Charles Dutoit with the National Youth Orchestra of the USA at Carnegie Hall

The so-called classical-music season in New York is over. It’s summertime, and the livin’ is queasy.

Somehow, the pause was temporarily dispelled on Saturday. The occasion, however, was no bread-and-butter concert. This was a showcase for the National Youth Orchestra of the USA, a fancy preview of a seven-concert tour of China that begins on Wednesday.

The NYO employs 114 staggeringly talented, obviously eager players spanning the ages 16 to 19. The musicians hardly sound like ordinary symphonic virtuosi. In many ways they actually sound better. And, as decked out for this festive occasion, they hardly look ordinary. Everyone, regardless of gender, models a black blazer atop screaming-scarlet trousers. The uniform seems pleasantly picturesque if aggressively sporty.

Less sporty, on the other hand, is Charles Dutoit, the reliable old-school maestro on duty. He clings to the summery custom of a white dinner jacket. Yundi, the celebrated piano soloist from China, apparently prefers formal tails. Ultimately, it was the playing, not the dress code, that counted, and the playing was astonishing.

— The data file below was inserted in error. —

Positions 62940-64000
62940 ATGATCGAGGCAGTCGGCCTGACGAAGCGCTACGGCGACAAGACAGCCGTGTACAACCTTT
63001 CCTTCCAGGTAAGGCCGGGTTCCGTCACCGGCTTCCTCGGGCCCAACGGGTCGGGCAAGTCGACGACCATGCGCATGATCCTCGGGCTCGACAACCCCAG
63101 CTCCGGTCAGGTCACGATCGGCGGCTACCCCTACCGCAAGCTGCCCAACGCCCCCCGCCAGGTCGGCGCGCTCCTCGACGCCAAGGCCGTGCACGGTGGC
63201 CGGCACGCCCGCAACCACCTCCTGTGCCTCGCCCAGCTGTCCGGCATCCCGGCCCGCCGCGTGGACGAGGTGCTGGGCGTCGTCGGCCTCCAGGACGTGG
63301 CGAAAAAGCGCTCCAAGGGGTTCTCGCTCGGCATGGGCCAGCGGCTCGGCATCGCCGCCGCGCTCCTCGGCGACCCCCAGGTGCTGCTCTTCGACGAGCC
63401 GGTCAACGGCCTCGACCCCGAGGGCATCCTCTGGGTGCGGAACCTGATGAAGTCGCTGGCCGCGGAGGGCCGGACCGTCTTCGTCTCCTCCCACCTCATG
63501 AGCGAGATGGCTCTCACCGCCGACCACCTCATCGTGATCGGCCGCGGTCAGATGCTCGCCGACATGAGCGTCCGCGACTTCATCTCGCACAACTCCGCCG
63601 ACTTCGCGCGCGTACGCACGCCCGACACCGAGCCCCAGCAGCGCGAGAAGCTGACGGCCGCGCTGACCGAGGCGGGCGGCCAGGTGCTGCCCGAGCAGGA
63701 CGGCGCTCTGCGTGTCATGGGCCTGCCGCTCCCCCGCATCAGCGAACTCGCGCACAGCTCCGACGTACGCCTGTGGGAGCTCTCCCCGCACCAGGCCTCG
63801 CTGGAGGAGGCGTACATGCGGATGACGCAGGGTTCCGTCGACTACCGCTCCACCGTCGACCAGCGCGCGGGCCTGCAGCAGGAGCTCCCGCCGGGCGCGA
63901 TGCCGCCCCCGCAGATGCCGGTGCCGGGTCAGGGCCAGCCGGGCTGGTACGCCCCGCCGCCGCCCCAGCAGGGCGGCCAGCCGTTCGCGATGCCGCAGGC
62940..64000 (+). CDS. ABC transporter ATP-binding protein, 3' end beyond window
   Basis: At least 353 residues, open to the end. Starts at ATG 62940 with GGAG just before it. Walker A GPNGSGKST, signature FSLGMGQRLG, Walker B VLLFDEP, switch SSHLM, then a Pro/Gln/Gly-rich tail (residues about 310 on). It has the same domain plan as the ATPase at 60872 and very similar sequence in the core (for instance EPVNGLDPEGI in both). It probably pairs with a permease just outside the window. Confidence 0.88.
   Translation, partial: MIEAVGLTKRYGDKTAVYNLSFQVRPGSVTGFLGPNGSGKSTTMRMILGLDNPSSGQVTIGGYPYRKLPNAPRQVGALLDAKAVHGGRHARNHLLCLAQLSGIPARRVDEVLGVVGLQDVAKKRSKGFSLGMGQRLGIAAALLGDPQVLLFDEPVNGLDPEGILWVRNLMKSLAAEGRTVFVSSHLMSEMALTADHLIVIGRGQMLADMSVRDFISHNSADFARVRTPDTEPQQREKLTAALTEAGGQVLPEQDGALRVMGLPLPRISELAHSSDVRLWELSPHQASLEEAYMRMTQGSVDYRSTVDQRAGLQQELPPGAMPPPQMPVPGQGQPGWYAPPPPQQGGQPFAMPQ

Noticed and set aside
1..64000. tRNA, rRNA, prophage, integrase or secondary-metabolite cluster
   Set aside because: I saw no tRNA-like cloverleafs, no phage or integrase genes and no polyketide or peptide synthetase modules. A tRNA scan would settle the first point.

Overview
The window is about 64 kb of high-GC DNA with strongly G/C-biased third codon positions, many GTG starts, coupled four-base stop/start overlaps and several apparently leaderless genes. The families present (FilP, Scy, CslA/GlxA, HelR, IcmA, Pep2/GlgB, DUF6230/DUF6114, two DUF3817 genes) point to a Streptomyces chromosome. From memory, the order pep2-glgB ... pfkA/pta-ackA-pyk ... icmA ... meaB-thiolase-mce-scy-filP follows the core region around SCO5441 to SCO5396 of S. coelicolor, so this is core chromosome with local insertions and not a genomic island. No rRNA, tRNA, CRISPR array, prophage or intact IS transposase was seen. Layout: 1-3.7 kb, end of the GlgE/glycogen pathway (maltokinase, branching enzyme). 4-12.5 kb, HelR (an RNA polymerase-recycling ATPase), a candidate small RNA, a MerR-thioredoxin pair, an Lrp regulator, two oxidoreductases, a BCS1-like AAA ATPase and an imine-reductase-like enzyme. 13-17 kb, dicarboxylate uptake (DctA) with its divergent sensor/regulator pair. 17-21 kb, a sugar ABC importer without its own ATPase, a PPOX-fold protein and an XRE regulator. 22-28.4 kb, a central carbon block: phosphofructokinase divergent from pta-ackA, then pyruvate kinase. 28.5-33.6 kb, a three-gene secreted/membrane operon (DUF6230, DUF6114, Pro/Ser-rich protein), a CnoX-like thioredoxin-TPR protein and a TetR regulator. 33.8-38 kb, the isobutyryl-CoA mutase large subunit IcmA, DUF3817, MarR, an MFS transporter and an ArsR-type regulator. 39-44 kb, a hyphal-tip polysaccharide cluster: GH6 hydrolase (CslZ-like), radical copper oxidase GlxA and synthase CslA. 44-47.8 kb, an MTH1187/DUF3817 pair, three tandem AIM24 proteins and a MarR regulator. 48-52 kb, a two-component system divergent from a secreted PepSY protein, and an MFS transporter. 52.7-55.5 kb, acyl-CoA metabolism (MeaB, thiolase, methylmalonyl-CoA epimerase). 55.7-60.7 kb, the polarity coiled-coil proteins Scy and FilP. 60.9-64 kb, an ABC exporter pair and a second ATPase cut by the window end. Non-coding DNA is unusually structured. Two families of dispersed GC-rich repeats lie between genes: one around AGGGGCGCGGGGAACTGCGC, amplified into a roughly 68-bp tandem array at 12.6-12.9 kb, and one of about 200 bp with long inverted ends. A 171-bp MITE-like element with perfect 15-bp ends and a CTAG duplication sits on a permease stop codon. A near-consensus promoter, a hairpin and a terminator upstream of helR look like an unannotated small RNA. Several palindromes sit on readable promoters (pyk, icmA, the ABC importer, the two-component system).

The evening began with a bit of cosy gimmickry courtesy of the habitually innovative Tan Dun. His brand-new passacaglia, subtitled The Secret of Wind and Birds, dabbles busily for something like 10 minutes in such disparities as bird calls, chants, unison foot-stamping, finger snapping, orchestral outbursts and babble from smartphones conspicuously distributed onstage and out front. The conglomeration, officially commissioned by Carnegie Hall and predicated, we are told, on “hip-hop energy”, proved beguiling at best, painless at worst.

Midconcert, Yundi breezed nonchalantly through the fearsome intricacies of Beethoven’s Emperor Concerto. In the process, he made the mighty rhetoric seem more intimate than heroic. Nevertheless, his dapper energy and fleet articulation earned compensatory admiration. Dutoit sustained sympathetic momentum on the podium, with little fanfare and less fuss.

After the interval he validated the rambling indulgences of Berlioz’s Symphonie Fantastique with clarity, frenzy, dynamism and bluster, as needed. Ever attentive and responsive, the novice orchestra played for him as if lives were at stake.

NYO tours China from July 15-26; carnegiehall.org

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